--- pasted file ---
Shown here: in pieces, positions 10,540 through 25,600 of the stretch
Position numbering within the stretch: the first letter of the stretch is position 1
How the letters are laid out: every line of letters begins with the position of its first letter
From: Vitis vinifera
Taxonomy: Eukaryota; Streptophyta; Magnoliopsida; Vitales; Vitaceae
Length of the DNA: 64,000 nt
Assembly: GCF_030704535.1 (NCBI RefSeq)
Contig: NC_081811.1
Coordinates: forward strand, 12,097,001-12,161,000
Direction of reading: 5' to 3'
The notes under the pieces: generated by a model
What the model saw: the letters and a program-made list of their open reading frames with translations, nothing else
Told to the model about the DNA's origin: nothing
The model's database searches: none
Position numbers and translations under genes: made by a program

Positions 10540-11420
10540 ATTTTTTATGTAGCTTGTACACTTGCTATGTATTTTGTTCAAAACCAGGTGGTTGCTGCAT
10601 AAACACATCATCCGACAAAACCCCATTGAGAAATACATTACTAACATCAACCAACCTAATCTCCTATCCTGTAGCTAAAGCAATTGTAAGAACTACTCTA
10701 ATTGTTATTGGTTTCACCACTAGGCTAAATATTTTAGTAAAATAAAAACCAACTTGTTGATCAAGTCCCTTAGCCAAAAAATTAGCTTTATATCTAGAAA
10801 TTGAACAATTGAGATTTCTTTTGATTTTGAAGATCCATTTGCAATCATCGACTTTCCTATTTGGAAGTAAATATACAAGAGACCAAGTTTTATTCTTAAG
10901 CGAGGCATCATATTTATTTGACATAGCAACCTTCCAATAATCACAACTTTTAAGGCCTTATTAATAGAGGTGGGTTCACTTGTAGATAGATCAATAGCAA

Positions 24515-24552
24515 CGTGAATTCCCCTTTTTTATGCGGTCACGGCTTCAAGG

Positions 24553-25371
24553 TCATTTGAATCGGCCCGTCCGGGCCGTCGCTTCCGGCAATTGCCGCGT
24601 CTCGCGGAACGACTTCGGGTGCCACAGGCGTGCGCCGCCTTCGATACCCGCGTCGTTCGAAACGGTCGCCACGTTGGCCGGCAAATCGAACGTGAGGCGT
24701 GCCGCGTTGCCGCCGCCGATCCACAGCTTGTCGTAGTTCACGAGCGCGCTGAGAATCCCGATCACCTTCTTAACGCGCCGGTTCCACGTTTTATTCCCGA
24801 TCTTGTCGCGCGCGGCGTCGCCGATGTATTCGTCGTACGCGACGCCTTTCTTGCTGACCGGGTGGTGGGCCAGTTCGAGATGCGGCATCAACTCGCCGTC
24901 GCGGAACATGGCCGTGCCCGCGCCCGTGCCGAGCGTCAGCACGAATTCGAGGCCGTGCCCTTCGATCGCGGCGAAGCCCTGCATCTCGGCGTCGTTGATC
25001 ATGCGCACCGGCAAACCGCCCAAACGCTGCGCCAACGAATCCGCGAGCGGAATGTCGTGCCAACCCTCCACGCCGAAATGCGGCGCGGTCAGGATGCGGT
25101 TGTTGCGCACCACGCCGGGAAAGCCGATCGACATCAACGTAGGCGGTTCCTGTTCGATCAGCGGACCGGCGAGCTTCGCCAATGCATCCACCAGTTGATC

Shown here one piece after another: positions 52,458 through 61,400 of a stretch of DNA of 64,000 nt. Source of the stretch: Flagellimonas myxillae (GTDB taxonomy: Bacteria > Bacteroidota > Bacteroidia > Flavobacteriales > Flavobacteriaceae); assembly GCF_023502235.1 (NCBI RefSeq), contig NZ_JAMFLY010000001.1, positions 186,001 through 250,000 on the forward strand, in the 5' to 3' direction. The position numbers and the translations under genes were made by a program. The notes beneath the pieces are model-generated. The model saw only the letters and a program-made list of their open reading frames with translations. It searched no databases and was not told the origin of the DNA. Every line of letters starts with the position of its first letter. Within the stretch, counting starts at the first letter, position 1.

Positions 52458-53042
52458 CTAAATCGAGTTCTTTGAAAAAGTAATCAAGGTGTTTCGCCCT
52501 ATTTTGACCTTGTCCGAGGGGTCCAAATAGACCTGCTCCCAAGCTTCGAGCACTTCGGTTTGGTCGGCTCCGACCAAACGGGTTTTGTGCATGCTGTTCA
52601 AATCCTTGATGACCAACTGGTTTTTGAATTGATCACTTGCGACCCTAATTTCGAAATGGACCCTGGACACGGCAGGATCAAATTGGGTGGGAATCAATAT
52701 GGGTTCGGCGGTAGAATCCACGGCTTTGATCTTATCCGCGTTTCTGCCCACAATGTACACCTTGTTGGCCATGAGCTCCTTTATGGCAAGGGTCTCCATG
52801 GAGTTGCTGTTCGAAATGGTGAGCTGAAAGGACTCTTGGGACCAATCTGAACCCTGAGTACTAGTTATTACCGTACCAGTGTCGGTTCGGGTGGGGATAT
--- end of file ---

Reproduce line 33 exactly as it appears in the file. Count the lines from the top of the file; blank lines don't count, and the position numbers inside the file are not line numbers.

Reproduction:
Positions 52458-53042